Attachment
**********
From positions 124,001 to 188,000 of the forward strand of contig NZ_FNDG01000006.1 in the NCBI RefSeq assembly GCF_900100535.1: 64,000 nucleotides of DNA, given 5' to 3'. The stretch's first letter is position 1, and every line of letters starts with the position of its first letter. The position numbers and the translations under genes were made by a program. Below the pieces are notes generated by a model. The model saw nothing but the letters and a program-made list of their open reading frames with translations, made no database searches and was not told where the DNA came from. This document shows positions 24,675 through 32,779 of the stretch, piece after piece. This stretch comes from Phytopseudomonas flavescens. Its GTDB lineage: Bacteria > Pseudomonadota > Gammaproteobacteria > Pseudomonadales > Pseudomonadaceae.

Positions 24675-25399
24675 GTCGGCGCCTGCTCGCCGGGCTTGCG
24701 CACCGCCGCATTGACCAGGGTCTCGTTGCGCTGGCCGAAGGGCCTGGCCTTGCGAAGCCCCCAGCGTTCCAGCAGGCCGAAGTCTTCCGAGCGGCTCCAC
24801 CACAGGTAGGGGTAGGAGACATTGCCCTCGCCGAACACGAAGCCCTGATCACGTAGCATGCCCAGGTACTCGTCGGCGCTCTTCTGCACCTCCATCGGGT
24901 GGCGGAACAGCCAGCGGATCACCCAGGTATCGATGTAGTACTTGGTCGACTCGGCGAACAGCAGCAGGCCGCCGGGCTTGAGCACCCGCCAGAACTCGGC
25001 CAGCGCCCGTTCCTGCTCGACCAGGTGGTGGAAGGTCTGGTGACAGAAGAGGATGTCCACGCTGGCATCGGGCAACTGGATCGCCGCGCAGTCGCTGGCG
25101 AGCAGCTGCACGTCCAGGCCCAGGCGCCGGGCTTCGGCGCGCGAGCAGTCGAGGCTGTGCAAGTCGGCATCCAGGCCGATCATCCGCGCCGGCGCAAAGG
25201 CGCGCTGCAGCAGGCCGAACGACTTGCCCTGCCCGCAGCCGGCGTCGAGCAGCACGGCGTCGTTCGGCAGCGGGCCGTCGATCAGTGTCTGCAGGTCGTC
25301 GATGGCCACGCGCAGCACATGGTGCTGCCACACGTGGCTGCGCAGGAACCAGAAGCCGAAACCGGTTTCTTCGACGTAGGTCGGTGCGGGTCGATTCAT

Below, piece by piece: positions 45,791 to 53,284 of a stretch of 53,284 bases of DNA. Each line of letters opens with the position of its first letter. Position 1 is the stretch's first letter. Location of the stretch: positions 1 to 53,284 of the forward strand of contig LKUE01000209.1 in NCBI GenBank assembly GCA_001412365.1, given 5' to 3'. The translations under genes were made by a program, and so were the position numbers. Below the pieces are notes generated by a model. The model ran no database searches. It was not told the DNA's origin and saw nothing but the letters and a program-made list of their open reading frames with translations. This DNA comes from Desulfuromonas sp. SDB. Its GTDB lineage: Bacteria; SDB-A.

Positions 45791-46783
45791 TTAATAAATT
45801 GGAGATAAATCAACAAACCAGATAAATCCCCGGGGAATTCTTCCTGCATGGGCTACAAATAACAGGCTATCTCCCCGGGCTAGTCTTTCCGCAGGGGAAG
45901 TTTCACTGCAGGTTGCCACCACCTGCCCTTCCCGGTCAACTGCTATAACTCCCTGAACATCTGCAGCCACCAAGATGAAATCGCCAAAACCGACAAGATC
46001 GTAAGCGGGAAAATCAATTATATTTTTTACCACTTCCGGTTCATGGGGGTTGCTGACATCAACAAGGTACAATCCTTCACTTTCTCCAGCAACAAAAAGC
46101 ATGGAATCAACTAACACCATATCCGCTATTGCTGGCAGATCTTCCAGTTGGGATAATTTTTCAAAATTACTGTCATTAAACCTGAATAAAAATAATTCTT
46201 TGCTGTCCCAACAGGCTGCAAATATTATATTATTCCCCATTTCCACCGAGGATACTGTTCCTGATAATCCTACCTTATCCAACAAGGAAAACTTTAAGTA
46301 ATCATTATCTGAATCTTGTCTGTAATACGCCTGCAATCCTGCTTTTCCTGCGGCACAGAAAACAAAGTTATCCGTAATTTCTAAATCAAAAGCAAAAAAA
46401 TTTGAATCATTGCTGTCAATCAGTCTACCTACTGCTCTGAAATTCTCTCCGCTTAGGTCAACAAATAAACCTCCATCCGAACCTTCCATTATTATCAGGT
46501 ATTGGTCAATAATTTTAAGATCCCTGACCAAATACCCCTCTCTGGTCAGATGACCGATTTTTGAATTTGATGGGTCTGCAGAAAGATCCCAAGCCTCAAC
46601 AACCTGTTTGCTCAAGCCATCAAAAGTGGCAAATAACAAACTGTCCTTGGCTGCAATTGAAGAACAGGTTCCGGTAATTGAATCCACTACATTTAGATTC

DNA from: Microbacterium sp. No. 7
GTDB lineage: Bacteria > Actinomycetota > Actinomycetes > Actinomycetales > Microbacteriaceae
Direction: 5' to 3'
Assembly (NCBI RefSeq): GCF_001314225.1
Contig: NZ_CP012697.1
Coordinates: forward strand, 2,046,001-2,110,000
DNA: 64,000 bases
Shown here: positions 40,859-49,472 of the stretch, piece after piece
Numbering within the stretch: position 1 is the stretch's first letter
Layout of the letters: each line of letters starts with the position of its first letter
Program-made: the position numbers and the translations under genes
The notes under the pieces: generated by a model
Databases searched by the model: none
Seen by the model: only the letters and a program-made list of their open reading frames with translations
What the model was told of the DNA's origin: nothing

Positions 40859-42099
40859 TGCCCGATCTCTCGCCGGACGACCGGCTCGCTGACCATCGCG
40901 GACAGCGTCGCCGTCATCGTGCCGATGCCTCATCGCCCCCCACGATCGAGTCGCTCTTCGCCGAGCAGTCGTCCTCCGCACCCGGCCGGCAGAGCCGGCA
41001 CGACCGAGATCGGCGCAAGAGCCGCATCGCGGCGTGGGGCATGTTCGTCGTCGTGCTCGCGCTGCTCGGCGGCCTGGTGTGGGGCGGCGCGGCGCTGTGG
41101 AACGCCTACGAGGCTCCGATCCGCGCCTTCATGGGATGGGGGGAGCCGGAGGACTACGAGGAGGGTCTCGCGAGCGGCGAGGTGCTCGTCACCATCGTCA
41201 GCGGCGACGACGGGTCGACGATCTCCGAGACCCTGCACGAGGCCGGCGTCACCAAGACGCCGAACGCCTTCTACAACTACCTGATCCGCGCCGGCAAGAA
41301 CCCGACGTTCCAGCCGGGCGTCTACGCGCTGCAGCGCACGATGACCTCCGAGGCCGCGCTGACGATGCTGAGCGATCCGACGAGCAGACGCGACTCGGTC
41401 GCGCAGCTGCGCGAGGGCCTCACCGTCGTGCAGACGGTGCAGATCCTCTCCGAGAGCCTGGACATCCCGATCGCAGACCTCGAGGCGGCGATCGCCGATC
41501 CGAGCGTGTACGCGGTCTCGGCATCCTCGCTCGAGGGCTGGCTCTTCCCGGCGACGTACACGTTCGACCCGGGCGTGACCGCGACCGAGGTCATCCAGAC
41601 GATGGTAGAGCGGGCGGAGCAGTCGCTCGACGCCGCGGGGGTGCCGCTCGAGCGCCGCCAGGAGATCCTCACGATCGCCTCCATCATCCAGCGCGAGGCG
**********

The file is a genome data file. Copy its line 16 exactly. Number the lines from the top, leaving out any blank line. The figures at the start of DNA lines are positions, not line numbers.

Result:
46001 GTAAGCGGGAAAATCAATTATATTTTTTACCACTTCCGGTTCATGGGGGTTGCTGACATCAACAAGGTACAATCCTTCACTTTCTCCAGCAACAAAAAGC